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The End of the American Century. Jean-Jacques Rousseau's Emile In Rousseau's essay on raising children, he applies his philosophical principles to domestic matters, and explains where his ideas differ from those of John Locke. Reading a newspaper on the way, Rousseau noticed an advertisement for an essay competition.
Rousseau is unlikely to have received his epiphany so histrionically; he may have already started formulating his heresies. Most of his peers saw science and culture as liberating humankind from Christianity, Judaism, and other vestiges of what they saw as barbarous superstition.
They commended the emerging bourgeois class, and placed much stock in its instincts for self-preservation and self-interest, and in its scientific, meritocratic spirit. Adam Smith envisaged an open global system of trade powered by envy and admiration of the rich along with mimetic desires for their power and privileges.
Smith argued that the human instinct for emulation of others could be turned into a positive moral and social force. Voltaire was typical of the self-interested commoner who promoted commerce and liberty as an antidote to arbitrary authority and hierarchy.
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Exhorting the pursuit of luxury together with the freedom of speech, Voltaire and the others had articulated and embodied a mode of life in which individual freedom was achieved through increased wealth and intellectual sophistication. Against this moral and intellectual revolution, which came after centuries of submission before throne and altar, Rousseau launched a counterrevolution. It greatly deceives itself; it is free only during the election of members of Parliament. As soon as they are elected, the people are enslaved and count for nothing.
In the course of nearly twenty books, Rousseau amplified his objections to intellectuals and their rich patrons, who presumed to tell other people how to live. Rousseau did share a crucial assumption with his adversaries: that the age of clerical tyranny and divinely sanctioned monarchy was being replaced by an era of escalating egalitarianism.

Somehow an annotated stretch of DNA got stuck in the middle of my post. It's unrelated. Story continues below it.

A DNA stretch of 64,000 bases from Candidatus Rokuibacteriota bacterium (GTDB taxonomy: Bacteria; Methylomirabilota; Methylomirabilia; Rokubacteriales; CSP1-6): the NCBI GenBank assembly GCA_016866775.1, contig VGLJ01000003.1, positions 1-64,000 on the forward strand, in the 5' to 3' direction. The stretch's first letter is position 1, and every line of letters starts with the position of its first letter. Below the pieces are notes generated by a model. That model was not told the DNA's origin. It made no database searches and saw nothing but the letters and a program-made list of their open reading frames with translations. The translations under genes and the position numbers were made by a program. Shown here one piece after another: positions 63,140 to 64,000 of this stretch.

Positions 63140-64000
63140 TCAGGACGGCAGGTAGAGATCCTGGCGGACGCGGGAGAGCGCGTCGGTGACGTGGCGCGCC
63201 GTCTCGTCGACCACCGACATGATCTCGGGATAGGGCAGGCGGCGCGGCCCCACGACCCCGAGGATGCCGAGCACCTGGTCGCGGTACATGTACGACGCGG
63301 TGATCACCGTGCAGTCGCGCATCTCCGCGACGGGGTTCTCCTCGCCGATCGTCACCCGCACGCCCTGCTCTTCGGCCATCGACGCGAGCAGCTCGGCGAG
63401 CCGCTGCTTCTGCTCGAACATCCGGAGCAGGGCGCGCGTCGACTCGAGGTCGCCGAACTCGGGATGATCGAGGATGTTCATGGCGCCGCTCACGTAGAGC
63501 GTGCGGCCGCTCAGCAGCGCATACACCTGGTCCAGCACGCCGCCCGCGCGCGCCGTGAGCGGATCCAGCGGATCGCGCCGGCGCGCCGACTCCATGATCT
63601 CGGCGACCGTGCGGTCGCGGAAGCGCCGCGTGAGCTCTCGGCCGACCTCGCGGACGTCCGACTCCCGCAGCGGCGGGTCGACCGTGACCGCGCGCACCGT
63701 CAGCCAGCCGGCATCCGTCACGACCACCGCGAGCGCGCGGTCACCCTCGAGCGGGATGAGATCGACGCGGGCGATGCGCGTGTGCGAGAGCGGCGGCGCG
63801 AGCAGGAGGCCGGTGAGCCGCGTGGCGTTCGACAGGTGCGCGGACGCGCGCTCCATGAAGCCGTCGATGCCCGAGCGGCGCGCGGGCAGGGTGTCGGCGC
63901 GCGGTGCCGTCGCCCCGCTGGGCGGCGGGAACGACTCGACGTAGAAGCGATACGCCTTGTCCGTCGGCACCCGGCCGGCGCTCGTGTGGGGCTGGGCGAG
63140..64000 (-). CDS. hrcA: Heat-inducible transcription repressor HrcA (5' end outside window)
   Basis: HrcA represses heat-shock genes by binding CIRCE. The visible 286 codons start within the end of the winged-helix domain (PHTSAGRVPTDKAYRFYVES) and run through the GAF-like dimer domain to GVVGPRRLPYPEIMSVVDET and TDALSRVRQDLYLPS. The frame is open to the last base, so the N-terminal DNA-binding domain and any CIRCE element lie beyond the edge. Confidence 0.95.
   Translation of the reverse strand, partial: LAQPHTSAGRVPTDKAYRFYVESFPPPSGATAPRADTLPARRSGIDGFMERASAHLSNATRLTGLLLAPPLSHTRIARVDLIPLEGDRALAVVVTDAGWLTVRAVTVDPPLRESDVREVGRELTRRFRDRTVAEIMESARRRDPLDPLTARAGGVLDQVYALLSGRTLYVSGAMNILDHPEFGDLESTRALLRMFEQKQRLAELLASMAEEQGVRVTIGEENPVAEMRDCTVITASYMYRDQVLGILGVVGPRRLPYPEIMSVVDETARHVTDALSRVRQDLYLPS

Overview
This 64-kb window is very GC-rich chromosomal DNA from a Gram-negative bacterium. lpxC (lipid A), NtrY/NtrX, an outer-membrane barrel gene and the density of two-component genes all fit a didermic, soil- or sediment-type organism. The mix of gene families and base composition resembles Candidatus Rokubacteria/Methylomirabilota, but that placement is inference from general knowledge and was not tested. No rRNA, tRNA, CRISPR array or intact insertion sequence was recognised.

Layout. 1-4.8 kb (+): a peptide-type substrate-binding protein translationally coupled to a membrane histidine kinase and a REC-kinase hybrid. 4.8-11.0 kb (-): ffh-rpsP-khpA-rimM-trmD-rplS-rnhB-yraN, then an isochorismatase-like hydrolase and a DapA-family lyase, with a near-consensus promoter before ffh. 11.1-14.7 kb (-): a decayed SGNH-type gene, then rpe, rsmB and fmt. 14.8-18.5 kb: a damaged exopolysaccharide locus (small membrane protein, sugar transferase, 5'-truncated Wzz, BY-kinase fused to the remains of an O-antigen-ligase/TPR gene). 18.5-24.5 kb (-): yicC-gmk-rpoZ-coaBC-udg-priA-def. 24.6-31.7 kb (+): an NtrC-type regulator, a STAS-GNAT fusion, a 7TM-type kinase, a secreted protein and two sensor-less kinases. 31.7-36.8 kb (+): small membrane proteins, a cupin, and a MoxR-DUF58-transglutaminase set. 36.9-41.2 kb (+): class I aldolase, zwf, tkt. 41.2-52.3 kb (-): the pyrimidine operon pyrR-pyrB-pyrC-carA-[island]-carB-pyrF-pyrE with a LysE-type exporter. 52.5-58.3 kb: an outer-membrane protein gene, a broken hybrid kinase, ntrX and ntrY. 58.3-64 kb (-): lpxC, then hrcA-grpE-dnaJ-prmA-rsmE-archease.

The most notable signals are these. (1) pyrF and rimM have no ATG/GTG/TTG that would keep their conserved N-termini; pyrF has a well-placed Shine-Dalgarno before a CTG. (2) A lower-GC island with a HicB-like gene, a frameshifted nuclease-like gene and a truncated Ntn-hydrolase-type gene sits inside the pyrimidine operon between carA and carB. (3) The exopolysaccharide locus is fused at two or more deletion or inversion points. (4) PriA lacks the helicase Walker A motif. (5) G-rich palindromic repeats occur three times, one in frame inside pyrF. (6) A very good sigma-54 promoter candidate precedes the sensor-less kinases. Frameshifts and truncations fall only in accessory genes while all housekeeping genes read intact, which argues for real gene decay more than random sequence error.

But he warned that the bourgeois values of wealth, vanity, and ostentation would impede rather than advance the growth of equality, morality, dignity, freedom, and compassion.
He believed that a society based on envy and the power of money, though it might promise progress, would actually impose psychologically debilitating change on its citizens. Rousseau refused to believe that the interplay of individual interests, meant to advance the new civilization, could produce any natural harmony. Even the lucky few at the top of the new hierarchy would remain insecure, exposed to the envy and malice of those below, albeit hidden behind a show of deference and civility.
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Jealousy, suspicion, fear, coldness, reserve, hate, and fraud lie constantly concealed. True freedom in these circumstances could be reached only by overcoming the hypocritical, painfully divided bourgeois within us.
The Enlightenment period (article) | Khan Academy